Mäntyjärvi - Choral Music - Music Web International

Over the last three decades or so there has been a significant enriching of the choral repertoire from a host of composers from Scandinavia and the Baltic States. Now, thanks to Stephen Layton and The Choir of Trinity College, Cambridge I’ve been able to encounter the music of another such composer, whose output was previously unknown to me: Jaakko Mäntyjärvi.

From the composer’s website I leaned that he was born in Turku, Finland. At Helsinki University he studied English and Linguistics; he is an accredited Authorised Translator from Finnish to English and vice versa. He also studied theory of music and choir conducting at the Sibelius Academy.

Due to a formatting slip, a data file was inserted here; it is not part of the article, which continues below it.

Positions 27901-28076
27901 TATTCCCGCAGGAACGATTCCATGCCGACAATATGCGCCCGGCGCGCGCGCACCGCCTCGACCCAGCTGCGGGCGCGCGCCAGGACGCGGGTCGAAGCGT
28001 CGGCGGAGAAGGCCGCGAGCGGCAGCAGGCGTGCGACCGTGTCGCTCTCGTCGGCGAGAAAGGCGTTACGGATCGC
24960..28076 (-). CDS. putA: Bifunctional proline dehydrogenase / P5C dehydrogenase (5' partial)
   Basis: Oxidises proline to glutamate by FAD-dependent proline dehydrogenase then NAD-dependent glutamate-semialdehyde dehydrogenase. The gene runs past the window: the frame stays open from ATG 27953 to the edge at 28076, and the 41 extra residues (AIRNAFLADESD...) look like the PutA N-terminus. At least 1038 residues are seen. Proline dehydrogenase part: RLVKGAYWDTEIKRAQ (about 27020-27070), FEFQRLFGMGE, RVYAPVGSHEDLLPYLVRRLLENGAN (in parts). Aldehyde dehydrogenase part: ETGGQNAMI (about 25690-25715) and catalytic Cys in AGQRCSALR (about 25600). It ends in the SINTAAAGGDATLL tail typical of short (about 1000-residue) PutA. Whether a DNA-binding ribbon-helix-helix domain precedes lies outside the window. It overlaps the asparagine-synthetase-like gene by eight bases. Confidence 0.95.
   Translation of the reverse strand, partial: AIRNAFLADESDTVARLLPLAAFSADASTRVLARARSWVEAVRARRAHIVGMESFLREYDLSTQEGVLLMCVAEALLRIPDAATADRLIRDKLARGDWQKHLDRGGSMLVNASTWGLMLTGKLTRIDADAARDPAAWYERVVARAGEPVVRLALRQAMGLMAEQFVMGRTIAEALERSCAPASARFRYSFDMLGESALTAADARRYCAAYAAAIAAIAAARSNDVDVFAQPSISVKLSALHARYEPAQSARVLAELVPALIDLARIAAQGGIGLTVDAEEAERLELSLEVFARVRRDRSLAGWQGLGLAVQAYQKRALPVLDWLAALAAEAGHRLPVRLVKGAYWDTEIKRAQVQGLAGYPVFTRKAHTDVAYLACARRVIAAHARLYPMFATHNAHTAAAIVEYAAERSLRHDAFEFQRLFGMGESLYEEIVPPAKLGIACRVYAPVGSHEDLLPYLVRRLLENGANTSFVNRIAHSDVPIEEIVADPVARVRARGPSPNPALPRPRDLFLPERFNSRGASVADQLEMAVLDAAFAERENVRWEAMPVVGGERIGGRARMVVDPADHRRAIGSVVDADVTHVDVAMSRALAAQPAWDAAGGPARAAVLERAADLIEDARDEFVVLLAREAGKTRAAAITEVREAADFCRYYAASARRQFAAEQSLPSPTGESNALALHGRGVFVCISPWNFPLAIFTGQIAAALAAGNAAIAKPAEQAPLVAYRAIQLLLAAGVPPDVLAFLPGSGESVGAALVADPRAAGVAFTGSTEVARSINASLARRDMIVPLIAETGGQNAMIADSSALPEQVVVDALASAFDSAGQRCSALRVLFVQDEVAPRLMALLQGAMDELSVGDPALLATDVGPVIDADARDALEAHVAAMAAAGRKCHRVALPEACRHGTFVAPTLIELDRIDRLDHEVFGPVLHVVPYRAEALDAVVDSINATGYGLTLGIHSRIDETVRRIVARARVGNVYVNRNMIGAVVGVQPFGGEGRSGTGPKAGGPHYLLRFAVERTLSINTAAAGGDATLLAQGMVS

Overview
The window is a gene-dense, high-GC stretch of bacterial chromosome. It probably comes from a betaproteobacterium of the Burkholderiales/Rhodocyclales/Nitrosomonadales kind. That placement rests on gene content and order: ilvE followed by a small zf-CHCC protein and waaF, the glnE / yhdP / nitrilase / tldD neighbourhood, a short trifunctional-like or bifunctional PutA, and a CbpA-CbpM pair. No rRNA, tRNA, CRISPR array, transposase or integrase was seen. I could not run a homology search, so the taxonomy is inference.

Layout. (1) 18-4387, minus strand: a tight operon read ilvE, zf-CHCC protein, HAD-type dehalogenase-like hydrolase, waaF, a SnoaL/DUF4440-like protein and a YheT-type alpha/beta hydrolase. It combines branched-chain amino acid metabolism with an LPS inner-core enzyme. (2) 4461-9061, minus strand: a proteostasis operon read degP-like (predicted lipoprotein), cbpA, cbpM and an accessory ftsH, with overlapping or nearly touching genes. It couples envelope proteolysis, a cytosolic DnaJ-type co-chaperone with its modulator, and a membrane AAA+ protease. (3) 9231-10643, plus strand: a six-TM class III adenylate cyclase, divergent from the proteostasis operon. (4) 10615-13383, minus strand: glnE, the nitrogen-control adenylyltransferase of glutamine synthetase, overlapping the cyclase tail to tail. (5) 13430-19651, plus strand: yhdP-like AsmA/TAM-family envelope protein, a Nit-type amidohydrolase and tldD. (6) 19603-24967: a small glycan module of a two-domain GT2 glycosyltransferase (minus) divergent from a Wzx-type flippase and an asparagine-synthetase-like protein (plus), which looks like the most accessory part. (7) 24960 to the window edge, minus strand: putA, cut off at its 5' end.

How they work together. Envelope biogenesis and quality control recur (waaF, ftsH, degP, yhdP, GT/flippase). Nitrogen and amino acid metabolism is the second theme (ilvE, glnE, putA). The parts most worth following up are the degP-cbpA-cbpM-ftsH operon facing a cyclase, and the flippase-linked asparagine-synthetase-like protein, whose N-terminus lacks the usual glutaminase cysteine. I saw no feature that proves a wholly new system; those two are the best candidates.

The following excerpt from the biography on his website is relevant to the consideration of the music on this CD, I think. “As a composer, Jaakko Mäntyjärvi describes himself as an eclectic traditionalist: eclectic in that he adopts influences from a number of styles and periods, fusing them into his own idiom; traditionalist in the sense that his musical language is based on an awareness of tradition, continuity and communicativeness. Because he is himself active in making music, his music is very pragmatic; he is a choral singer, and thus most of his works are for choir.” There is, I think, an interesting parallel here with the music of another composer whose choral music I greatly admire: the Latvian, Ēriks Ešenvalds is also an experienced choral singer. In addition to his experience as a choir member, Mäntyjärvi has done a good deal of choral conducting. When he last updated the website biography, in 2016, he could claim over 100 published choral works. In view of this background, it’s scarcely surprising that all the music on this CD seems to be expertly written for voices.